Timeline of a few of the materials used in rosaries

1800

1820

1830

1840

1850

1860

1870

1900

1910

1930

1950

 Opaline Glass  Alpacca  Pressed Glass  Vulcanite  Saphiret Glass  Prosser Glass  Celluloid  Casein  Stainless Steel  Lucite  AB Finish
     Aluminum  Gutta Percha  Steel      Bakelite      
         Bois Durci            
                     

Notes:

  • The use of brass or bronze in a rosary usually means that the item is at least vintage, and probably antique.

  • Seeds: In the 19th and early 20th century seeds of the Spina Cristi tree were popular as rosary beads. These are almost never seen in modern rosaries. Job’s Tears seeds are most often found in antique rosaries, but they occasionally seen in modern rosaries as well, and were especially popular in the 1960s.

  • Irish Horn rosaries are usually from the 1930s through the 1950s, although crafting small objects out of horn was a national tradition in Ireland from at least the early 1800s. One manufacturer, the Mitchell Rosary Factory of Dublin, appears to have been the source for all the Irish Horn rosaries produced in the 20th century, and possibly even earlier. Mitchell’s stopped making horn rosaries by the 1960s.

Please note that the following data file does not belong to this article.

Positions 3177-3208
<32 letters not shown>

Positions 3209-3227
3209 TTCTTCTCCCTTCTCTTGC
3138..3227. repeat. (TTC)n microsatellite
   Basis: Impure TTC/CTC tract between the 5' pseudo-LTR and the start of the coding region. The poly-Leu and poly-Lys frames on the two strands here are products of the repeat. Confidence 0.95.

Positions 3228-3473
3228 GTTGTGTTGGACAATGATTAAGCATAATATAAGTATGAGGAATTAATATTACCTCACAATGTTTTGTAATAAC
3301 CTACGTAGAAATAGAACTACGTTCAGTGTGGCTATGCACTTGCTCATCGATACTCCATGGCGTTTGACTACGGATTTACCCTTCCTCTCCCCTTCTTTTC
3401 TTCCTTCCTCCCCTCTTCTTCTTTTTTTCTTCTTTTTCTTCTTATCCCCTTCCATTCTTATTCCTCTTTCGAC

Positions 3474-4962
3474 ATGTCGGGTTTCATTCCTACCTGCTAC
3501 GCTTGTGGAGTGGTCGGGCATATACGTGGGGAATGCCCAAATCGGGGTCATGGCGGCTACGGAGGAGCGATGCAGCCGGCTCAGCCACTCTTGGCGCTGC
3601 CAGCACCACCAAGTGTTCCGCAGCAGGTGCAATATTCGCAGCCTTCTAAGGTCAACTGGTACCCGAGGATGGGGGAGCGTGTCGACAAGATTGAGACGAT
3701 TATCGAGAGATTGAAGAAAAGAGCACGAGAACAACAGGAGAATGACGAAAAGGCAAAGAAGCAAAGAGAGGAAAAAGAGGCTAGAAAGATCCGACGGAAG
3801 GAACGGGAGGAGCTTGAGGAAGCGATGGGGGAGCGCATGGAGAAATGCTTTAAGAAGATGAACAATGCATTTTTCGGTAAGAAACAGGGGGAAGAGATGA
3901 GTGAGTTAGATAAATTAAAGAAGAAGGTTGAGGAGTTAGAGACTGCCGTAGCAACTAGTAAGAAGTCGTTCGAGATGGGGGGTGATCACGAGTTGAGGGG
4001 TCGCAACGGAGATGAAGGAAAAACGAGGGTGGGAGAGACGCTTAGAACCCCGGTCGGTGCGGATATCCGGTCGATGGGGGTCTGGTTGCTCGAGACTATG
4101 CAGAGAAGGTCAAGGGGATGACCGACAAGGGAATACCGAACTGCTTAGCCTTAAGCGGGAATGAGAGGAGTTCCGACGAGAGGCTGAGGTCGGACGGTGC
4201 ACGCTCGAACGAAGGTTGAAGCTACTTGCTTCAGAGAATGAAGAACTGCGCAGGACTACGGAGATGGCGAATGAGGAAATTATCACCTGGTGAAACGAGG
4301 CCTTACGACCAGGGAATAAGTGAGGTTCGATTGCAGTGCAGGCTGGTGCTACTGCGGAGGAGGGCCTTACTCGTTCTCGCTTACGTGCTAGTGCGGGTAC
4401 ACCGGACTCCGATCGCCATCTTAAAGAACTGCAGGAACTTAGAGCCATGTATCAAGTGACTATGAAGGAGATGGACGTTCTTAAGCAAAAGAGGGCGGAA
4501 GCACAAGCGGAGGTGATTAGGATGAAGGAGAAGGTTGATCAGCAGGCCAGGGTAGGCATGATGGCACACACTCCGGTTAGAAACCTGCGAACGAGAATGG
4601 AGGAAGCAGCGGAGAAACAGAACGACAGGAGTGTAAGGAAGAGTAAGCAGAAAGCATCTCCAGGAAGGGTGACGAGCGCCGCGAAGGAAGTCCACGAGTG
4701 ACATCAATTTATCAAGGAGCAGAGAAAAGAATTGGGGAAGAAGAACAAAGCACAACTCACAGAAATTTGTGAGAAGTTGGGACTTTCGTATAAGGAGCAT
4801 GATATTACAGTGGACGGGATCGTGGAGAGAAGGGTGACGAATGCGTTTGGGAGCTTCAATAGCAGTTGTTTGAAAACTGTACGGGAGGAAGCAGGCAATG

• Bone was a common bead material prior to the 20th century. Still available but not commonly used; beads made from bone usually indicate an antique rosary.

  • Rose Petal Beads are a 20th century invention. Despite the appealing notion that rose petal beads are medieval and rosaries were originally made from them, there is no evidence of this. Rose petal beads don't appear in literature or in existing rosaries prior to about 1920.